In the Prep school, students are faced with challenges designed to both fuel their imagination and encourage them to think outside of the box. The curriculum encourages them to take risks and discover their own strengths and weaknesses as young artists. Students document their creative growth not only in sketchbooks and portfolios but also on the college blog, website and through their end of year exhibition in the gallery. This enables students to connect experiences to make sense of the world around them as an essential element of creativity.
Students draw on a wide range of stimuli from differing cultures and traditions with the aim of developing their own creative voice in a supportive and structured environment. Students are exposed to events such as Abu Dhabi Art and Art Dubai which the College believes serve as an excellent starting point for students in making those connections with their local environment and the Art world on a global scale.
The College teaches a wide variety of disciplines including printmaking, photography, sculpture and painting. Photography resources are currently being put in place to enable a dark room to be installed for photography students. The college also offers extracurricular activities such as digital manipulation and Photoshop, the arts award, murals, props and set design.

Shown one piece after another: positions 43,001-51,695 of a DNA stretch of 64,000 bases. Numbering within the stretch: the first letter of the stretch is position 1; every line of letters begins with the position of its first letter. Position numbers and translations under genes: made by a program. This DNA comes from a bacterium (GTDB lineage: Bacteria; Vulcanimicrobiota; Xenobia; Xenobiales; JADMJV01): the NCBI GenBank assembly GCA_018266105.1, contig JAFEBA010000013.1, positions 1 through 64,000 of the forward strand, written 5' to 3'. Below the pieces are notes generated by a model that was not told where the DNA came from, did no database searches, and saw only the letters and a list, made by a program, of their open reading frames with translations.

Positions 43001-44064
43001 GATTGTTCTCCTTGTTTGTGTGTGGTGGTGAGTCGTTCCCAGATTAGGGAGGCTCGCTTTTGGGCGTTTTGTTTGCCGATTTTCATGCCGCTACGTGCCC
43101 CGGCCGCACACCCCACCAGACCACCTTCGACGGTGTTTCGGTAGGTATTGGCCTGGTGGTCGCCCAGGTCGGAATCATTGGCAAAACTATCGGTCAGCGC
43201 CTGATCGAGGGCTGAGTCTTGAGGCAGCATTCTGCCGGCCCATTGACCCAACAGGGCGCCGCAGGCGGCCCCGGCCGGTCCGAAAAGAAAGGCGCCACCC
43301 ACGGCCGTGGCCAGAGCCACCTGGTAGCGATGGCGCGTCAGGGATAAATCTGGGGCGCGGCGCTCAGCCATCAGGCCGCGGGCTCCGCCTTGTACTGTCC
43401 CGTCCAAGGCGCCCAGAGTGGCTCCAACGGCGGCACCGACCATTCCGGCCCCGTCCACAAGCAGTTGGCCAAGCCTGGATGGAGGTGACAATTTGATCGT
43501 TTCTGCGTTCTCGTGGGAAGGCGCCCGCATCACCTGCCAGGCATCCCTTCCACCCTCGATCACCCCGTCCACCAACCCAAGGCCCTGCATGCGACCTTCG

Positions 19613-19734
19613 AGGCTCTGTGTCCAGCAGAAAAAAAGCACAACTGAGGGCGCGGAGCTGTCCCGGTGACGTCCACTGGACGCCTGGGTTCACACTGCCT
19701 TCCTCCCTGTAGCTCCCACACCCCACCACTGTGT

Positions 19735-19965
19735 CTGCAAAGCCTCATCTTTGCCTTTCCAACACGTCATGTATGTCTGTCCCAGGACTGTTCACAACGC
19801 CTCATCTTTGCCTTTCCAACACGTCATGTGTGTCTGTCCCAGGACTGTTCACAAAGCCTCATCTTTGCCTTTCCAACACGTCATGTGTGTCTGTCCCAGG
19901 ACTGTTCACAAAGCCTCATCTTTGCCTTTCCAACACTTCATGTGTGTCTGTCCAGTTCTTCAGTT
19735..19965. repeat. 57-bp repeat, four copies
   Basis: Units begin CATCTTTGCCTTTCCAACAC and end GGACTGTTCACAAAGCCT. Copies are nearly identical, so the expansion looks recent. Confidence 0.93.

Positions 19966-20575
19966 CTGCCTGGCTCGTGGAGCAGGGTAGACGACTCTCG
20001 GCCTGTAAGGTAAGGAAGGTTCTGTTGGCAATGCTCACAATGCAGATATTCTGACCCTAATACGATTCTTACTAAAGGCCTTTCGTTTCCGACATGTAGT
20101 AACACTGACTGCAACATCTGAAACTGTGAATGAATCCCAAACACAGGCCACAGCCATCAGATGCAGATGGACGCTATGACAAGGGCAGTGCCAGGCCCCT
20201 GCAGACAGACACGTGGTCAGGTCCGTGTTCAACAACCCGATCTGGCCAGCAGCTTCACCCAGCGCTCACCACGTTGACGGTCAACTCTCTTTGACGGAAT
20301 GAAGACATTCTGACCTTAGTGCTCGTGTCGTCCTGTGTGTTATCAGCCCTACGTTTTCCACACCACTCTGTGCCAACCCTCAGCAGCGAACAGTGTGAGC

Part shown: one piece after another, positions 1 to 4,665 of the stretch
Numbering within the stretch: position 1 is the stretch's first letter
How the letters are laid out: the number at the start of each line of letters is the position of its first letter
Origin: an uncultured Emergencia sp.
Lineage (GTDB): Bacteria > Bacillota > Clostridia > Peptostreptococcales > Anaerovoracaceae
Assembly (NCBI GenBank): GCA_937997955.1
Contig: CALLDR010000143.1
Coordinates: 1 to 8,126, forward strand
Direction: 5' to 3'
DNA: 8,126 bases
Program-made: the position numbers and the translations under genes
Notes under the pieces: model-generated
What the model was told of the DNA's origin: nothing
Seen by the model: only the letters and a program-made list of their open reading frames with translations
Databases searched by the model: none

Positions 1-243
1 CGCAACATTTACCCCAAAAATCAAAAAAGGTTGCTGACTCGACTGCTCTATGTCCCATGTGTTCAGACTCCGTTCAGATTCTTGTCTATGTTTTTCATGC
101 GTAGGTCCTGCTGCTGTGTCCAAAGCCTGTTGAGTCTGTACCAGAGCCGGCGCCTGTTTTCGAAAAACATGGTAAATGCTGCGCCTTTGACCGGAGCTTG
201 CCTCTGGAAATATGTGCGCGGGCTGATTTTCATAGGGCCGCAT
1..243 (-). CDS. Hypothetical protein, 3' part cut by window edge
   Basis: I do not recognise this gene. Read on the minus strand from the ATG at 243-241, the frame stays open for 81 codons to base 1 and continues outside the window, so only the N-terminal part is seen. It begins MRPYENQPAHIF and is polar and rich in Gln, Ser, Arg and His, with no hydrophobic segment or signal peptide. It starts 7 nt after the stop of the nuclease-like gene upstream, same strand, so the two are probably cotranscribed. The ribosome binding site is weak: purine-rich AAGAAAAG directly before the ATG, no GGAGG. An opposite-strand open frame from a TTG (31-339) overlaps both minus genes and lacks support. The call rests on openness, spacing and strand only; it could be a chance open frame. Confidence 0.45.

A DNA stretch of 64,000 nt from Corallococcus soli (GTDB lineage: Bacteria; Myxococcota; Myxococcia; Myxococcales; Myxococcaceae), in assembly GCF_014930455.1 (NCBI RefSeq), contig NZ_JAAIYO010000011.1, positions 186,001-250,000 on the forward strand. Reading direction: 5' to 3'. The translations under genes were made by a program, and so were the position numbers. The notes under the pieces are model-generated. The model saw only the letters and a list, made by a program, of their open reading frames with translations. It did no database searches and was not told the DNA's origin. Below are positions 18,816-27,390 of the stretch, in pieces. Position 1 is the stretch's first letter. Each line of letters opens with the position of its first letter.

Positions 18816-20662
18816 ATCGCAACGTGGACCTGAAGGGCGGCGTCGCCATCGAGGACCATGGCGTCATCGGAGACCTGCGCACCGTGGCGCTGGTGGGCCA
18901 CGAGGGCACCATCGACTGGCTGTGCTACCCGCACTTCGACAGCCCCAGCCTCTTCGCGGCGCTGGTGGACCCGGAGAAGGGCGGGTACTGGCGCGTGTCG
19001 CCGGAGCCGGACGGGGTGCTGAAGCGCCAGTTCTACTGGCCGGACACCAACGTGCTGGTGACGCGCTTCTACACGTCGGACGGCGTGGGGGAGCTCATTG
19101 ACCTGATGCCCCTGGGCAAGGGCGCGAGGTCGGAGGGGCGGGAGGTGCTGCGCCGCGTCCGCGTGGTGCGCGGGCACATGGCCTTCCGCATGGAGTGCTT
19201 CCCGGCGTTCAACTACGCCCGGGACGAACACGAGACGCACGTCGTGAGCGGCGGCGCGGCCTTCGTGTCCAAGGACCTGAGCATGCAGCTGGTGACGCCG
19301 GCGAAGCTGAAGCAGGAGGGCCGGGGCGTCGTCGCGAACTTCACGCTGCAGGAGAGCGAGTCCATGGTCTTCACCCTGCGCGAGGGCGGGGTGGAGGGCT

In addition to Fine Arts focus, the Design Technology department provides a range of machinery including laser technologies as a modern addition to the more traditional expectations of a workshop. The department’s emphasis is on encouraging creativity through the environment in which they learn.
In Years 10 and 11 students may take GCSE Art. The curriculum includes a broad range of options to enable students to develop their own ideas in sculpture and ceramics, painting, drawing, printmaking, digital and analogue photography.
At A Level, the course aims to encourage personal, creative and imaginative approaches to art and design. The course has a four-unit structure, allowing students to follow a broad and flexible path with their work. They are encouraged to work with both traditional and new media, providing them with the opportunity to prepare for higher levels of study in other art and design qualifications. Art A Level aims to develop an independence of mind in relation to developing the students’ own ideas, refining their own intentions and personal outcomes. It should also lead to an understanding of the interrelationships between art, craft and design processed and an awareness of the contexts in which they operate.